Further, this pathology affects reason itself, through instrumentalization and socially constructed systems of false conditions (see the last post). Individuals know there is something wrong, but their historical location, with its “ensemble of social relations” and socially constructed set of meanings and values, leaves them often unable (or unwilling) to articulate and contemplate its immanent historical roots. (“Christianity and Critical Theory, Part 2: What Makes ‘Critical Theory’ Critical Theory?“)

As Christians, we should be very aware of the pathological nature of individual and social ills. We call it sin, and we recognize its far-reaching effects. Not only has sin brought about spiritual and physical death, but sin has broken man’s community with God (Gen. 3:24-25), broken his community with neighbor (Gen. 3:16; 4:1-8; Gal. 5:14-15), corrupted his economic activity (Gen. 3:17; Isa. 3:5; Mic. 2:2), corrupted his habitation and environment (Rom. 8:19-21), and has even distorted his very mind and reason (Matt. 15:19; Rom. 1:28; Eph. 2:1-3; 4:18). The Scripture shows that this corruption of mind and reason is in fact much more radical than even the “instrumentalized reason” of the Critical Theorist, such that we are commanded,

Do not be conformed to this world, but be transformed by the renewal of your mind, that by testing you may discern what is the will of God, what is good and acceptable and perfect. (Rom. 12:2)

Our minds must be “renewed” in order to escape conformity “to this world.” This “world,” in the Scripture, comprises not only individual sinful acts but corrupt interpersonal relationships, oppressive political and economic structures, and even systemic sins which characterize whole churches (Rev. 2-4) and nations (Tit. 1:12). The “world” is the global systems, patterns, powers, and principles (Col. 2:8) under the tyranny of the “Prince of the power of the air” (Eph. 2:2) who claims to have all its kingdoms at his disposal (Matt. 4:8). Albert M. Wolters argues that the “world” “designates the totality of sin-infected creation. Wherever human sinfulness bends or twists or distorts God’s good creation, there we find the ‘world’” (Creation Regained).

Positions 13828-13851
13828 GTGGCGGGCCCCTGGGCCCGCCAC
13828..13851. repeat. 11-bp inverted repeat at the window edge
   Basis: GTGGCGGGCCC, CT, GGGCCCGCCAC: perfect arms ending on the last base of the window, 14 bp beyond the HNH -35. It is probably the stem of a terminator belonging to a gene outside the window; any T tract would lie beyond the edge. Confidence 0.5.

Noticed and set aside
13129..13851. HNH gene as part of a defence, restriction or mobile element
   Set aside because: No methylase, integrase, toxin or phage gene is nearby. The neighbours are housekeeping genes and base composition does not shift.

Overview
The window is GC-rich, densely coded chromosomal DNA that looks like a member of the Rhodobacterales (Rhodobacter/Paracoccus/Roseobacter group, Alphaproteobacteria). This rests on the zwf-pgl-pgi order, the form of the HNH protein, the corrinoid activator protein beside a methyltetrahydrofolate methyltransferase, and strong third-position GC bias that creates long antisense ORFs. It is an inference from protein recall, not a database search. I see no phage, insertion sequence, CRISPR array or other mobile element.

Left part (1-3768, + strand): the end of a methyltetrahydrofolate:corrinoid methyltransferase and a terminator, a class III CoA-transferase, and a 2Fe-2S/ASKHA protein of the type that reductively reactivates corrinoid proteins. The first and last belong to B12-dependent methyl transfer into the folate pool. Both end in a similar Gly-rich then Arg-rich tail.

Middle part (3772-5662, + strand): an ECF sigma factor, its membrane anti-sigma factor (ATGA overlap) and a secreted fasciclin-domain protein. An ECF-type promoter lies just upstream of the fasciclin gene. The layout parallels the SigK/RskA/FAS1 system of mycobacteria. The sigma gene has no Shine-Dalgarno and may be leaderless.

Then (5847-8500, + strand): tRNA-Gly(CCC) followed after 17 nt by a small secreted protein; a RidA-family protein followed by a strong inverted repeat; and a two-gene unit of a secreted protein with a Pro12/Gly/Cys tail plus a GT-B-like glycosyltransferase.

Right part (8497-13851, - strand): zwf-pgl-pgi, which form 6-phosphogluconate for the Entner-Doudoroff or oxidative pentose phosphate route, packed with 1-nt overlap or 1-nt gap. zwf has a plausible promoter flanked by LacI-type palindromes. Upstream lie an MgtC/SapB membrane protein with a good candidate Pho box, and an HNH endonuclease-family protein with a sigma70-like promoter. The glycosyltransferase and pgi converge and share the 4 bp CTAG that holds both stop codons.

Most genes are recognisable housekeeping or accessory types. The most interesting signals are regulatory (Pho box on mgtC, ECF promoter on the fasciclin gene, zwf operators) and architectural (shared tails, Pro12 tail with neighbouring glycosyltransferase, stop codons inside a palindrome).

James also writes of this “world” in his Epistle:

You adulterous people! Do you not know that friendship with the world is enmity with God? Therefore whoever wishes to be a friend of the world makes himself an enemy of God. (Jas. 4:4)

And what is the immediate context of this passage? Humanity’s unbridled passions, greed, and pride:

You desire and do not have, so you murder. You covet and cannot obtain, so you fight and quarrel. You do not have, because you do not ask. You ask and do not receive, because you ask wrongly, to spend it on your passions. (4:2-3)

God opposes the proud but gives grace to the humble. (4:6)

As the Apostle John tells us, “For all that is in the world—the desires of the flesh and the desires of the eyes and pride of life—is not from the Father but is from the world” (1 Jn. 2:16).

If we widen the aperture to capture the whole context of James 4 and “friendship with the world,” we see that his warning includes the contrast between the rich and the poor, the high and the lowly, in chapter 1; we see partiality against the poor condemned, the rich called oppressors, Christ’s “blessed are the poor” interpreted as literal poverty, and verbal blessings to the poor, without action to change their physical circumstance, analogized with “dead faith,” all in chapter 2; we see “bitter jealousy and selfish ambition” condemned in chapter 3; we see sharp warnings to the rich, the impermanence of their physical gain, their frauds and oppressions of the laborer, and their presumptuous expectation of profits without God, all condemned in chapter 5. This is “the world” according to James, and friendship with its systems and its oppressions is enmity with God. And we should also note that, much like in Critical Theory, these many individual acts of sin each bear within them a whole historical narrative of fall, curse, corruption, rebellion, the oppressive slavery of the devil, our own inordinate passions, and the structure of “this world.”